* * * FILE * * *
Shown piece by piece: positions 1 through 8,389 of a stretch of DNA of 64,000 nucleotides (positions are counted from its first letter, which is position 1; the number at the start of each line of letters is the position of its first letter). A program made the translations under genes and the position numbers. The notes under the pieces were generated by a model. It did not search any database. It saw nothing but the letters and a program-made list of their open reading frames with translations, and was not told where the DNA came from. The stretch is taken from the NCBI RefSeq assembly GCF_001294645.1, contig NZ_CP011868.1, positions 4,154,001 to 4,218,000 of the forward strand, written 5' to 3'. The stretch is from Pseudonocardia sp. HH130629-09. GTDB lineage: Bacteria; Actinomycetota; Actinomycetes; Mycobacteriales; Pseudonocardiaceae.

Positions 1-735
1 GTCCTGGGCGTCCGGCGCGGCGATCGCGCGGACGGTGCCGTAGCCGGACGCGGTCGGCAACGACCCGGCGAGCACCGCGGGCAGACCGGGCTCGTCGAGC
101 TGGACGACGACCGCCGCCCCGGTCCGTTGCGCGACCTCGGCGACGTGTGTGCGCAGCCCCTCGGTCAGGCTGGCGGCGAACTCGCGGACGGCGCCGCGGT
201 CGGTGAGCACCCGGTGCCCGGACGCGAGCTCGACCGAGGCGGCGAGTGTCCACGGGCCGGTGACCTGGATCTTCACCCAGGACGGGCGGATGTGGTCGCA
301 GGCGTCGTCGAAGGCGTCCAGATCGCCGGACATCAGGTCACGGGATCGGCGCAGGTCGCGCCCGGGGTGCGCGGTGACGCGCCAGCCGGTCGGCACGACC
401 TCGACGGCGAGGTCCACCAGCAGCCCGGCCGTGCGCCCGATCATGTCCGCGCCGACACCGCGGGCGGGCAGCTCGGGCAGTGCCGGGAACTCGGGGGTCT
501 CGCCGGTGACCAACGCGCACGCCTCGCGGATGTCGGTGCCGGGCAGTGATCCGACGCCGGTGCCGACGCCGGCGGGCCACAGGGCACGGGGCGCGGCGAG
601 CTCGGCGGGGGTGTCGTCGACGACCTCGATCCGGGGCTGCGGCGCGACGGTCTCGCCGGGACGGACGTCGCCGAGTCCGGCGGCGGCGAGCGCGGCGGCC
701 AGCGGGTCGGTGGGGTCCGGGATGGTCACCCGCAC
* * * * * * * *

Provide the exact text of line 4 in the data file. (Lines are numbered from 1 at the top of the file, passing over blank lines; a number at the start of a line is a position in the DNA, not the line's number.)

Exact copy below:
101 TGGACGACGACCGCCGCCCCGGTCCGTTGCGCGACCTCGGCGACGTGTGTGCGCAGCCCCTCGGTCAGGCTGGCGGCGAACTCGCGGACGGCGCCGCGGT